Hurricanes in the metaverse could save lives in reality – WSB-TV Channel 2

ATHENS, Ga. — Researchers at the University of Georgia hope the metaverse will save lives when disaster strikes.

The university is testing simulated hurricanes with residents on the Georgia coast.

The goal is for people to see the detrimental effects of storms such as wind, rain and storm surge without risking their lives. Then, in the event of an actual evacuation, homeowners will be more willing to respond.

Dr. Sun Joo ‘Grace’ Ahn is an associate professor at the University of Georgia. Her team is working on a simulation and study called “Hurricane World.”

“The more you practice and the more experience you get in real situations. It helps you better prepare for these events,” Ahn said. Severe Weather Team 2 Meteorologist Brian Monahan

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After a quick demo, Monahan passed the experience.

The metaverse is different from other virtual reality like video games because it involves almost all your senses.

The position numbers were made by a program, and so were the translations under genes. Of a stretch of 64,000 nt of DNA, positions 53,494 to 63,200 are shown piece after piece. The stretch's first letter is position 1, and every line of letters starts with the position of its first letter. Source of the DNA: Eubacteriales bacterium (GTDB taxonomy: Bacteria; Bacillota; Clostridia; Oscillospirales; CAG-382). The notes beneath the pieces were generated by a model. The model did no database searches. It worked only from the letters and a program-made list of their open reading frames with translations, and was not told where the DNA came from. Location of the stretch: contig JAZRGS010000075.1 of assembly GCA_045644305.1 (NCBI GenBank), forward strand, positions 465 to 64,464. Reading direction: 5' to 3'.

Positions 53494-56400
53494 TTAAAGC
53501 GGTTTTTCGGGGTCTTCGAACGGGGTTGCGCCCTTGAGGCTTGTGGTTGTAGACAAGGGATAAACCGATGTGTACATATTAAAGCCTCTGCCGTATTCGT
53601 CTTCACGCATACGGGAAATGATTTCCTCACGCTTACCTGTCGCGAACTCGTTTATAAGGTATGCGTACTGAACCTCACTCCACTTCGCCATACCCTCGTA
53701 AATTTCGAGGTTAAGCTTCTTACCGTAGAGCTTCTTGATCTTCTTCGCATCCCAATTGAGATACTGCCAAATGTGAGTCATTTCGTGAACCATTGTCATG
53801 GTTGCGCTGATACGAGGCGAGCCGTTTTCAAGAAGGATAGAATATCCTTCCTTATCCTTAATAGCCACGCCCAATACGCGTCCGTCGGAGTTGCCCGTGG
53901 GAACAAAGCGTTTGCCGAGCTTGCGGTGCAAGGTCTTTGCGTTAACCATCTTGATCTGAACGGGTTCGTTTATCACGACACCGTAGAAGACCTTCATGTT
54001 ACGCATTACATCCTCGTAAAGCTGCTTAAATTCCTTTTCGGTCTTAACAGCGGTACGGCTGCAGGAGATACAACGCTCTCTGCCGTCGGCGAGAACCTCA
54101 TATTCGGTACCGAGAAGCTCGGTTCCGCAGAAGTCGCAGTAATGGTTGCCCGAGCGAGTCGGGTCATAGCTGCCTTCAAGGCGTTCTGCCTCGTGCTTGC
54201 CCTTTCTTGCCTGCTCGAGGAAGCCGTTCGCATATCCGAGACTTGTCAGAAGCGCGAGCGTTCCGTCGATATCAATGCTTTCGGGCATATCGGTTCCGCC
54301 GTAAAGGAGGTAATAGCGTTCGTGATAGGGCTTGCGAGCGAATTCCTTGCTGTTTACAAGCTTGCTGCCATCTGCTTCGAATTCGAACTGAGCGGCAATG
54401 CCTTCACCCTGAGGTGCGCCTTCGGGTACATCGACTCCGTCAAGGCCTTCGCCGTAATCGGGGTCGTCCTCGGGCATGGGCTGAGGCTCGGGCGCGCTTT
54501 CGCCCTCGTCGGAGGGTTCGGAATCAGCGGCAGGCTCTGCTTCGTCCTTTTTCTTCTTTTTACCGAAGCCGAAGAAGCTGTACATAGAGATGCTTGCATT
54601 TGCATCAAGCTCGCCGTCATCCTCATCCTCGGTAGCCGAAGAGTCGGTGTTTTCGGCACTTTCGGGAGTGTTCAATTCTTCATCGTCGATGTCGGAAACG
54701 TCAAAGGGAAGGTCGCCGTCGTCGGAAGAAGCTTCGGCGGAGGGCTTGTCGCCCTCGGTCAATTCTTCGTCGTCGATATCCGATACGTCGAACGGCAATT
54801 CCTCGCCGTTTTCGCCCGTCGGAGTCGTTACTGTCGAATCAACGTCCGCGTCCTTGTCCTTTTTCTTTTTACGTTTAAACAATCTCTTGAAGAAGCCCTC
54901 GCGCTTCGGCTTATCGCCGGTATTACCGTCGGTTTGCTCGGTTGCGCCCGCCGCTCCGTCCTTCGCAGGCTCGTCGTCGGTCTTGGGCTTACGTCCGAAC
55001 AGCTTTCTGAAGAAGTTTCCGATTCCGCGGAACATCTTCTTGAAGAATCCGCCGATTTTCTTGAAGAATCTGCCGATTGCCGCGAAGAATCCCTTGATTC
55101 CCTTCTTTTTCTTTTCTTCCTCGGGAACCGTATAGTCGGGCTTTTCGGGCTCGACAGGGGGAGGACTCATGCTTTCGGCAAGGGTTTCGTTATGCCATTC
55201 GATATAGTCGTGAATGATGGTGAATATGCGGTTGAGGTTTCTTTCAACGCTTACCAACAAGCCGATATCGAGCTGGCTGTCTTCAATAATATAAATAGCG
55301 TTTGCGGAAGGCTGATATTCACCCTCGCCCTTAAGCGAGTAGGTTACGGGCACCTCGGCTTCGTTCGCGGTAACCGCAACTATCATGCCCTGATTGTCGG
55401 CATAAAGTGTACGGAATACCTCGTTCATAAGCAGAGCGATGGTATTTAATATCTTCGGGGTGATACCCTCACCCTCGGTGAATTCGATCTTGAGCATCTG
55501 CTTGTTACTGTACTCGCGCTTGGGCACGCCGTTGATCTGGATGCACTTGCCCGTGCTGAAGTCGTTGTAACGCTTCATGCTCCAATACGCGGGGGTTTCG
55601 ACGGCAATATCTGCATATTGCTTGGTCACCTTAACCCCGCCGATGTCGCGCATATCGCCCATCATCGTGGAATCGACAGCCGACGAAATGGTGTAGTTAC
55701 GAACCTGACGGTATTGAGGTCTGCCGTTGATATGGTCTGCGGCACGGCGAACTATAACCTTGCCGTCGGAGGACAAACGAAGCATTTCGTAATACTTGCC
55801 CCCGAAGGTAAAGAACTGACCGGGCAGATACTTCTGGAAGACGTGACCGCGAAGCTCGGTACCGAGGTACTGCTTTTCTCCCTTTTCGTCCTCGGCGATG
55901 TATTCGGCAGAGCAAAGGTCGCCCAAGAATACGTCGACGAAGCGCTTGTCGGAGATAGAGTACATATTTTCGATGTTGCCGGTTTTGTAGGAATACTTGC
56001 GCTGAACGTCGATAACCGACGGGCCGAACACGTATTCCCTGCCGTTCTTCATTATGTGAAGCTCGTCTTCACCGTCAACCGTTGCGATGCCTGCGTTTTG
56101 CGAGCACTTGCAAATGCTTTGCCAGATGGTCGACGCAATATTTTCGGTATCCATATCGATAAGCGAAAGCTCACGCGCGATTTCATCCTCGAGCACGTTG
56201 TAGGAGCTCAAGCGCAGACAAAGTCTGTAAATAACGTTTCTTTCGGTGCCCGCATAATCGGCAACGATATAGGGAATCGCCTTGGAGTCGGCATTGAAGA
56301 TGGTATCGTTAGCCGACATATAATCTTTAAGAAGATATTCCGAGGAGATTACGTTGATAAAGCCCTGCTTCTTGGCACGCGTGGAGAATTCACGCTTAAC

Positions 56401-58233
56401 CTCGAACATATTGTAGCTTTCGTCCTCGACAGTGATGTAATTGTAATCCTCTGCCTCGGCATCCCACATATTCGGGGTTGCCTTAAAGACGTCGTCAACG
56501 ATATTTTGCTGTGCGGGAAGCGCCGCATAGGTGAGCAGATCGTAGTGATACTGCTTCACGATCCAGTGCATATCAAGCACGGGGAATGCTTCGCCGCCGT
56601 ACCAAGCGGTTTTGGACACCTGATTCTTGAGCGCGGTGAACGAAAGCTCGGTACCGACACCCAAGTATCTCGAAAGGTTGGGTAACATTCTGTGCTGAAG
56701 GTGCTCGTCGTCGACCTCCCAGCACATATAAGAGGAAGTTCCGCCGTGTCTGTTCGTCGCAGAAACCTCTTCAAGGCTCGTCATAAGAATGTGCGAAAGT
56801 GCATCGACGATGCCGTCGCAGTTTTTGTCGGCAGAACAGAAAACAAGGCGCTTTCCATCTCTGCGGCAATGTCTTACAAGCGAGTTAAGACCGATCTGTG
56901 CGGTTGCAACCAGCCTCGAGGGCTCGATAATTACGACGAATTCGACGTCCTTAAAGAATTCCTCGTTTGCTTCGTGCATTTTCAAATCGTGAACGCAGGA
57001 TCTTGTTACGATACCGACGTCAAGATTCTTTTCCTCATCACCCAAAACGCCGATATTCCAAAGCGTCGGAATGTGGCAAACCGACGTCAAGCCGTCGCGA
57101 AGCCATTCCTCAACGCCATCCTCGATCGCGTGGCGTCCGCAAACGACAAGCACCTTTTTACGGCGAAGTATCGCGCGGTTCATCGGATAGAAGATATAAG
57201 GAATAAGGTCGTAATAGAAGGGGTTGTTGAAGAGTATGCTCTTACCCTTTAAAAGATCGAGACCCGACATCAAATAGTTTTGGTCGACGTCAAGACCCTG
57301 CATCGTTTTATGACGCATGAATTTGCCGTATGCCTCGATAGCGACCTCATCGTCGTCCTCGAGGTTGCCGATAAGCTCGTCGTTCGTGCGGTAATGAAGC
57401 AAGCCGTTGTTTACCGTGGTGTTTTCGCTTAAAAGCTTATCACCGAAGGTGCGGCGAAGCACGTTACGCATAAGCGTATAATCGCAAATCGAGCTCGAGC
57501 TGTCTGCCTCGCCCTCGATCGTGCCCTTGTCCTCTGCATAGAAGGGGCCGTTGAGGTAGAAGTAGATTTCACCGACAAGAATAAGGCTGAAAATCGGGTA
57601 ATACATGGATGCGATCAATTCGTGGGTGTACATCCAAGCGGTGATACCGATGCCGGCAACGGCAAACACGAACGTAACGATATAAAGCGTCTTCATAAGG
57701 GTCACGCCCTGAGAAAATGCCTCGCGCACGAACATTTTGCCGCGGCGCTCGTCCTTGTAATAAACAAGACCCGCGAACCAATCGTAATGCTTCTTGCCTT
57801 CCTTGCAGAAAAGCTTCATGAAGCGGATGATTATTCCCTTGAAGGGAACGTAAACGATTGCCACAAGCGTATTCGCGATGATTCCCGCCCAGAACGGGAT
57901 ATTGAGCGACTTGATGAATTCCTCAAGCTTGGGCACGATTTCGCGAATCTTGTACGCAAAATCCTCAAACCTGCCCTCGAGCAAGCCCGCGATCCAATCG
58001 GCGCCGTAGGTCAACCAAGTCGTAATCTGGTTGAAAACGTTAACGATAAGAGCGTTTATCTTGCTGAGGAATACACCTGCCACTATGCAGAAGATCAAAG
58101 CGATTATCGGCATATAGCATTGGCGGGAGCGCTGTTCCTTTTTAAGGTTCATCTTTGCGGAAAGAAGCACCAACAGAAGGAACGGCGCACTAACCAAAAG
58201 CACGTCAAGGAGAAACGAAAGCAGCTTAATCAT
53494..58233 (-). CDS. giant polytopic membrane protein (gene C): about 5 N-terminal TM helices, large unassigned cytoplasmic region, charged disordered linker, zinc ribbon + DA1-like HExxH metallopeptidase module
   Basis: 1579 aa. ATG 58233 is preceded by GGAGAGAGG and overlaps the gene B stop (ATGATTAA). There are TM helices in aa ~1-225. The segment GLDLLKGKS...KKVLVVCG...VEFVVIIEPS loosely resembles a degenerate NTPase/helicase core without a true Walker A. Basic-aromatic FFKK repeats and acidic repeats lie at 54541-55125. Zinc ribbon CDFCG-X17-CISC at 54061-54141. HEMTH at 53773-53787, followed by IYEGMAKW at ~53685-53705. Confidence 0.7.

The simulation begins inside a beach house. Monahan understands space and learns diagrams. He was then directed to a “bedroom” where the TV was warning about an approaching storm.

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Everything seems normal until suddenly…

“My power has just been extinguished. I can see things are starting to go downhill,” Monahan said as he moved through the simulation. “I started to see that I made the wrong decision when the storm hit.”

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The tendency to ignore warnings is something researchers are trying to reduce.

“If the perceived threat is too high People started avoiding that message basically. They don’t want to deal with it if it’s too much,” Ahn told Monahan.

Suddenly the dummy window was broken. broken glass

Monahan said “When the glass breaks I really felt like I was in a storm.”

Operation News Channel 2 Spoke with Georgia Emergency Management Agency meteorologist Will Lanxton.

He explains in this kind of situation. People may not understand the risks.

“You hear stories all the time of what people have been through. and they’ll be like, I will never do this again,” Lanceton said. “I think this will help people visualize those things and move on without risking their lives. Understanding what the risks are can be very helpful.”

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Following its study on Georgia’s coast, the UGA plans to model local weather events such as flash floods and tornadoes.

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